When in doubt, go for traditional glowsticks. Even those glowy bracelets are waterproof and great for pool use. Some party planners even shove cracked glowsticks into blow-up balls. This makes for a party-ready pool accessory in a pinch.

Electric Glowsticks

As of late, electric glowsticks have gained popularity. These are battery-powered glowsticks that are typically turned on via a button. They might flash, glow, or even change colors. These are electricity-powered and usually don’t have protective gear around them. This means they are not waterproof and can cause injury if they are submerged in water.

With that said, not all electronic glowsticks are off-limits. Some electric glowsticks can be used in water, but they are generally marked as waterproof. (Actually, some are even made strictly for pools and water use. Use those if you want to go through this route.)

Safety Rules For Using Glowsticks In The Pool

While glowsticks are made to be safe to use, the truth is that you should still do things the safe and smart way. Here’s what I’d suggest that you do when you’re using glowsticks to decorate poolwater:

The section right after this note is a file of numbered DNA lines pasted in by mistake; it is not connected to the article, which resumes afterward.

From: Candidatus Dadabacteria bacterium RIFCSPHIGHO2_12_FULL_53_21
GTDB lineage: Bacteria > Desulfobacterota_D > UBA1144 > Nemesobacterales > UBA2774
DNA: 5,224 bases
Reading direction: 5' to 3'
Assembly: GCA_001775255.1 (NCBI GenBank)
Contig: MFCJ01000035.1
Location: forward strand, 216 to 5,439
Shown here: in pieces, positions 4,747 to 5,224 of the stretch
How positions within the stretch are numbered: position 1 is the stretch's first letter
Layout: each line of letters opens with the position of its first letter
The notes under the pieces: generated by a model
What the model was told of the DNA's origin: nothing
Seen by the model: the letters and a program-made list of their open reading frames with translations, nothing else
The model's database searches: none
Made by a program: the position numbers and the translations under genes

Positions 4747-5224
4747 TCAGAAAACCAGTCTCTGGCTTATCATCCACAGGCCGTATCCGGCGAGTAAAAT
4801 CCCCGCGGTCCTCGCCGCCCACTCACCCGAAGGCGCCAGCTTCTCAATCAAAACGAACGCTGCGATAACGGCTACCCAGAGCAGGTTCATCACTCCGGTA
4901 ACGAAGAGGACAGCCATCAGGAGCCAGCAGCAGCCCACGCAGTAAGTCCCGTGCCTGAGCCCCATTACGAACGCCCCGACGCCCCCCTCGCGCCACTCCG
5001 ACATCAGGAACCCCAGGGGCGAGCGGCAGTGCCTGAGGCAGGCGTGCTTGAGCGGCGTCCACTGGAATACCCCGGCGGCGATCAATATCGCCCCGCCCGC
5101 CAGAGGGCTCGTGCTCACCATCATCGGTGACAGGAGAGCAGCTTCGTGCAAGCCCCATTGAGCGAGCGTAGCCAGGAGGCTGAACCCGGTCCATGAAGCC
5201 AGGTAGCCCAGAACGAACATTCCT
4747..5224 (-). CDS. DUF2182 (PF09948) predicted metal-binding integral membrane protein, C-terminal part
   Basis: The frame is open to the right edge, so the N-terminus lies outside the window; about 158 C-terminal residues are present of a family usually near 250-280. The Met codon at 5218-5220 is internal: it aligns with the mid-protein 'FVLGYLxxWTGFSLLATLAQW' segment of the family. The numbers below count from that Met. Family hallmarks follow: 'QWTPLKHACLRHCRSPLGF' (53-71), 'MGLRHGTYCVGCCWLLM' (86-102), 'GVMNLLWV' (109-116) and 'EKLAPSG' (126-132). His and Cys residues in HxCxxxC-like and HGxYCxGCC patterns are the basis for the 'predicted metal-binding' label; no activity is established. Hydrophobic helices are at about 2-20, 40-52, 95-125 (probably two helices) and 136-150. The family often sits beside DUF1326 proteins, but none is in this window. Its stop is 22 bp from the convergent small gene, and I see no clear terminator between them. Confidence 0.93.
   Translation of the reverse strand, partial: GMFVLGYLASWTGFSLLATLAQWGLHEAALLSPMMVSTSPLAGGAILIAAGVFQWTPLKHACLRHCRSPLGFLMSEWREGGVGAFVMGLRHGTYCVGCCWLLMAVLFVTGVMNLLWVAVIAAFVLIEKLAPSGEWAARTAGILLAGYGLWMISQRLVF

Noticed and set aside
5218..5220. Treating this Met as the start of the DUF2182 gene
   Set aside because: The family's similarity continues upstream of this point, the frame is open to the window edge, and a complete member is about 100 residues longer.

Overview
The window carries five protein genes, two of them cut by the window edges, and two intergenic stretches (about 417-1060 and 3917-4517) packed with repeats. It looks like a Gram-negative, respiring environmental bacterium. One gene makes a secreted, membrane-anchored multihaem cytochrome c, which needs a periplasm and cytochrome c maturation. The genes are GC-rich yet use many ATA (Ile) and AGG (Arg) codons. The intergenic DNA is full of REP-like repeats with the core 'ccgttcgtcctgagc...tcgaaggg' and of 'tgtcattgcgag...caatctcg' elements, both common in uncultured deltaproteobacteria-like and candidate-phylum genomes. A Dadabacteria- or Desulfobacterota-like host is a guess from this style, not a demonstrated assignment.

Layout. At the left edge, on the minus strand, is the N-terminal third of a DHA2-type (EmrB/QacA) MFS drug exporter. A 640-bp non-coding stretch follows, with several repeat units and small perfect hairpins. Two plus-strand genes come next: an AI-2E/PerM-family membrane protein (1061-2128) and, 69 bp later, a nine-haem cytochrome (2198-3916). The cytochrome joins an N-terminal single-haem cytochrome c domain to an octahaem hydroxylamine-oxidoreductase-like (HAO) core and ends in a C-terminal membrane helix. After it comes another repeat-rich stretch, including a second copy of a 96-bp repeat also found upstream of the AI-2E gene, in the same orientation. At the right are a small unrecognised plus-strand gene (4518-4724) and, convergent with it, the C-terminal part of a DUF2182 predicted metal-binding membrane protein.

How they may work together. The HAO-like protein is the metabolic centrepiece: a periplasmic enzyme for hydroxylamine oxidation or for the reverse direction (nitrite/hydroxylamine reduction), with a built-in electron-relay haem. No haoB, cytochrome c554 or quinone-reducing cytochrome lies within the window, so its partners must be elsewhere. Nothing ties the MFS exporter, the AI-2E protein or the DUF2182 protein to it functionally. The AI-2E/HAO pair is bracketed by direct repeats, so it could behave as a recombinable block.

• If you want the water to glow, don’t use glowstick juice to do it. A safer option would be quinine, also known as tonic water. It will glow when you put the water near a black light.
  • Don’t put broken glowsticks in the pool. By “broken,” I mean glowsticks that have fluid leaking in them. If you open a glowstick, glass shards will come out along with the dangerous chemicals.
  • Always double-check the glowsticks before you toss them in the pool. A cracked glowsticks is not supposed to be a leaky glowstick. Those leaks might seem innocuous, but they can irritate sensitive skin. (They also taste bad, too.)
  • If you want to use glowsticks that are electronic, make sure they’re waterproof. They make some really neat waterproof ones, including glow-in-the-dark ice cubes. (Don’t worry, they’re not actually cold.)